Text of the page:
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The idea of a man using wings for flight existed in Chinese legend hundreds of years before this fifteenth century Sienese flying man.

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One of the many weapons mastered by China before Europe was the cannon.

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The dismountable cannon appears in da Vinci’s notebook and in those of many other Renaissance engineers.

Leonardo drew an array of gunpowder weapons, including three variations of the machine gun, which can be seen in the fire lances used in China since A.D. 950.

The Genius of China states:

Fire lances with several barrels were frequently used and they were built so that when one fire-tube had exhausted itself, a fuse ignited the next, and so on. One triple barrelled fire lance was called the “triple resister” and another was called “the three eyed lance of the beginning of the dynasty…” One curious weapon was the “thunder fire whip” a fire lance in the shape of a sword, three feet two inches long tapering into a muzzle. It discharged three lead balls the size of coins…. There were also huge batteries of fire lances which could be fired simultaneously from mobile racks…a great frame with several wheels would hold many layers of sixteen fire lances one after the other…. When the enemy approaches the gate, all the weapons are fired in a single moment, giving the noise like a great peal of thunder, so that his men and horses are all blown to pieces. You can then open the city gates and relaxing, talk and laugh as if nothing had happened; this is the very best device for the guarding of cities.9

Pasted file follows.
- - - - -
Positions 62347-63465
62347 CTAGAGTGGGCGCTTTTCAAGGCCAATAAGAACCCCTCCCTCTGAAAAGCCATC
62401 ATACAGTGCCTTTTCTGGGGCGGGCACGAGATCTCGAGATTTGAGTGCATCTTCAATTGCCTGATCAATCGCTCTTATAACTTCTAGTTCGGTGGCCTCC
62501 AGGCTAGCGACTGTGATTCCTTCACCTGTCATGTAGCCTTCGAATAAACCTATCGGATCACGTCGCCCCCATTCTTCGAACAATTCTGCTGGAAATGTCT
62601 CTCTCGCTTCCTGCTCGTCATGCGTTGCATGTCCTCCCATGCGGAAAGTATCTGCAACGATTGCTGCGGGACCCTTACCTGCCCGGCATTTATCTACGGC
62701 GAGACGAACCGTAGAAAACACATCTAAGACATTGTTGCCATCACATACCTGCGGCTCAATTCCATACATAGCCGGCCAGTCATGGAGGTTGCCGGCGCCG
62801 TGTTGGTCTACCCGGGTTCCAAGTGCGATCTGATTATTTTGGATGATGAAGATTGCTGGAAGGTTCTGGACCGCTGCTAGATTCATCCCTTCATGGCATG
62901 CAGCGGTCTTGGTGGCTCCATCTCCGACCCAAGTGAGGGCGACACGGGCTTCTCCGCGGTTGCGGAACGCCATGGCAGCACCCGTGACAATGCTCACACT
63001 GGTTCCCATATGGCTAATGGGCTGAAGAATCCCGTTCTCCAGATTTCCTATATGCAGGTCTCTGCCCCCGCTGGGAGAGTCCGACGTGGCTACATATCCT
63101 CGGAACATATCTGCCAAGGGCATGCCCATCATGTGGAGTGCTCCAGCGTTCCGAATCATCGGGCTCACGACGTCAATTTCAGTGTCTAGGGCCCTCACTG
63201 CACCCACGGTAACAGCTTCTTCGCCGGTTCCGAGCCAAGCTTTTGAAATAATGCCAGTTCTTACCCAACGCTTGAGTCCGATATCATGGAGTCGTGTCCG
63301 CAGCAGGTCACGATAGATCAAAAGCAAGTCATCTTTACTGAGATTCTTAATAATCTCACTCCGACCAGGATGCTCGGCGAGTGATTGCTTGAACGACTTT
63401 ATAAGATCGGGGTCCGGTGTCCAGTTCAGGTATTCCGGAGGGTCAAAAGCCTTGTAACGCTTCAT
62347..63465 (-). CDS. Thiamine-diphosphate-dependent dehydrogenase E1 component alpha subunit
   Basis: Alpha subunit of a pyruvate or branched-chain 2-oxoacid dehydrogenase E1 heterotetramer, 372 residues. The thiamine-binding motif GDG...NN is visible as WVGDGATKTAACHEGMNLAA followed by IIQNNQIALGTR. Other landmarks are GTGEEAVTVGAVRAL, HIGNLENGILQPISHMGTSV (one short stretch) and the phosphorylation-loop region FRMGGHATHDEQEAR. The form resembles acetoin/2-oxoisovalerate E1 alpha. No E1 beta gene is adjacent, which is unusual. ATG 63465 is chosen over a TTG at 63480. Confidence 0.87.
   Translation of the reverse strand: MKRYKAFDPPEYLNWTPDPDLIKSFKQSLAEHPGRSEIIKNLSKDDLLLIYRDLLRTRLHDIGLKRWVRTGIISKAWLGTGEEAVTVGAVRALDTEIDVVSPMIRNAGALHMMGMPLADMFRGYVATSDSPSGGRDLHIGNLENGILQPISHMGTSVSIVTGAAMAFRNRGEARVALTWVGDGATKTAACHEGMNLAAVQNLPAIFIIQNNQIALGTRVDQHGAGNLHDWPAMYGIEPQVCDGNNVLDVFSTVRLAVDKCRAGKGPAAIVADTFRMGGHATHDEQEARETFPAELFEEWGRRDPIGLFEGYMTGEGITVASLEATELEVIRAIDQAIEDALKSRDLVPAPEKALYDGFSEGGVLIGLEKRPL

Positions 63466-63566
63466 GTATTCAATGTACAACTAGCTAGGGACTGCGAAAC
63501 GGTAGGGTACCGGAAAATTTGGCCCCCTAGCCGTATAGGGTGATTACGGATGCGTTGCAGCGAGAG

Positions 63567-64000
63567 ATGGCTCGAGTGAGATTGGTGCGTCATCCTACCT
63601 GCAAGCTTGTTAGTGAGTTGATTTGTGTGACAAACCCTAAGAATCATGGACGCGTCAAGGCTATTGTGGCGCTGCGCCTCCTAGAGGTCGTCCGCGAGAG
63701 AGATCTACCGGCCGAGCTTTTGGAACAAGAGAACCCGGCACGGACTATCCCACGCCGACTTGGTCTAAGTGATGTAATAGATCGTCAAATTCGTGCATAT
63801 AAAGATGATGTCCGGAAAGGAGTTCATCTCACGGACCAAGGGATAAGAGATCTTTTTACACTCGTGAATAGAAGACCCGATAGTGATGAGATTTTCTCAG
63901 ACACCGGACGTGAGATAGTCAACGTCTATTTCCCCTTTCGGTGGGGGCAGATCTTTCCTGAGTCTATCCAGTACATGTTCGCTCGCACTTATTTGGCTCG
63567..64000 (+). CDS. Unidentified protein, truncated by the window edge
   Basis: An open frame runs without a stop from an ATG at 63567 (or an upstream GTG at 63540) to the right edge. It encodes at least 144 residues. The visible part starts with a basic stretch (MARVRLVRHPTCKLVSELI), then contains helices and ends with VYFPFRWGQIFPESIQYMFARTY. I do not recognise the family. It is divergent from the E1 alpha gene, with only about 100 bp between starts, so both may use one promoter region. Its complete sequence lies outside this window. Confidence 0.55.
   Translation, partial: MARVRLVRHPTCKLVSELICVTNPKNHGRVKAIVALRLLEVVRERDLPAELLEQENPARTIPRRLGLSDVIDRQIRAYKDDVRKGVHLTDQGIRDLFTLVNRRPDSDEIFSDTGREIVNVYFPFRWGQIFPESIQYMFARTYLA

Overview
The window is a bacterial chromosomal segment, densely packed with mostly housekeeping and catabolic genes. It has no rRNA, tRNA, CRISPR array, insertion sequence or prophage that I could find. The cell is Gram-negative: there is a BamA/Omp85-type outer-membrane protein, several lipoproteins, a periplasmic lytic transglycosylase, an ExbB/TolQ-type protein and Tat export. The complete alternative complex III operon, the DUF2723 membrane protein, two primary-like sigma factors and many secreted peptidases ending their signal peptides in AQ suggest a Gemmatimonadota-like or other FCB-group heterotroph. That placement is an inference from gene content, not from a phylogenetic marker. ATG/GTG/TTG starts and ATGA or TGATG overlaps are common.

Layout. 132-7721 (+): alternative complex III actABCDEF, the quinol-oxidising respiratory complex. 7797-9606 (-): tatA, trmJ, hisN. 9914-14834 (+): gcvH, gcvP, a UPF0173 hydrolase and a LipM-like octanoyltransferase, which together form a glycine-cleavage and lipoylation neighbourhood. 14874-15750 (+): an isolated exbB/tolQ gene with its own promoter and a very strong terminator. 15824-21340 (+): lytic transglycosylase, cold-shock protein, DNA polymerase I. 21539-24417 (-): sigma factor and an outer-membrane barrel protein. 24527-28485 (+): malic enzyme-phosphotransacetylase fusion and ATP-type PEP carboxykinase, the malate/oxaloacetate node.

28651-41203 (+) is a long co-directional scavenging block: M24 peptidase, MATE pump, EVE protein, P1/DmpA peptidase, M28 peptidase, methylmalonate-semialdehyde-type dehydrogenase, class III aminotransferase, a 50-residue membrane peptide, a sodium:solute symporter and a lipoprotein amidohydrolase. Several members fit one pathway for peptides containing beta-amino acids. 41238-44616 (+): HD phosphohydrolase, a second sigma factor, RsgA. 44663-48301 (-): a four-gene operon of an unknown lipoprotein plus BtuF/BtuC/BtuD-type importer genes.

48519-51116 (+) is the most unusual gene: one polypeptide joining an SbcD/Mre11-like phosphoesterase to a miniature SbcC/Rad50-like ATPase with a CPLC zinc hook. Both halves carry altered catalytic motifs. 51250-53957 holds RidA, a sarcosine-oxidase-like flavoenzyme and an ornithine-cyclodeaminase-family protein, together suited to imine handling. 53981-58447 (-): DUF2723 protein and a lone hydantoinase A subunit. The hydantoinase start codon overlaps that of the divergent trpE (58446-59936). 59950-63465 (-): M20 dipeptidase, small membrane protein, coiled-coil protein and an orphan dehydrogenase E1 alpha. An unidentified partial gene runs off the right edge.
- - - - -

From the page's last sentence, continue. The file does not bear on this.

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Leonardo’s multibarreled machine gun was essentially a reworking of a concept that had been used by the Chinese for centuries beforehand.

Leonardo also drew different types of cannons, mortars, and bombards. The Chinese use of bombards is well catalogued throughout the ages.10

Leonardo designed many different types of bridges, including suspension bridges. The first mention of a suspension bridge with cables and planking appears in 25 B.C. “Travellers go step by step here, clasping each other for safety and rope suspension bridges are stretched across the chasms from side to side.”11

By the seventh century China had segmental arch bridges. The Ponte Vecchio in Florence is a copy of a bridge in Quanzhou.

Leonardo was extremely curious about printing. He was eager to reproduce his drawings faithfully while saving time and labor through increased automation. The printing press by his time was in use all over China. Moveable type, however, was a relatively recent development; we shall return to this in later chapters.

Comparisons of the machines of Leonardo with earlier machines from China reveal close similarities in toothed wheels and gear wheels, ratchets, pins, and axles, cams and cam-shaped rocking levers, flywheels, crankshaft systems, balls and chains, spoke wheels, well pulleys, chain devices, suspension bridges, segmented arch bridges, contour maps, parachutes, hot-air balloons, “helicopters,” multibarreled machine guns, dismountable cannons, armored cars, catapults, barrage cannons and bombards, paddle-wheel boats, swing bridges, printing presses, odometers, compasses and dividers, canals and locks.

Even the most devoted supporter of Leonardo (like my family and I!) must surely wonder whether his work’s amazing similarity to Chinese engineering could be the product of coincidence.

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A revolving-type table printing press found in the Nung Shu, 1313. The Nung Shu was printed using a similar device.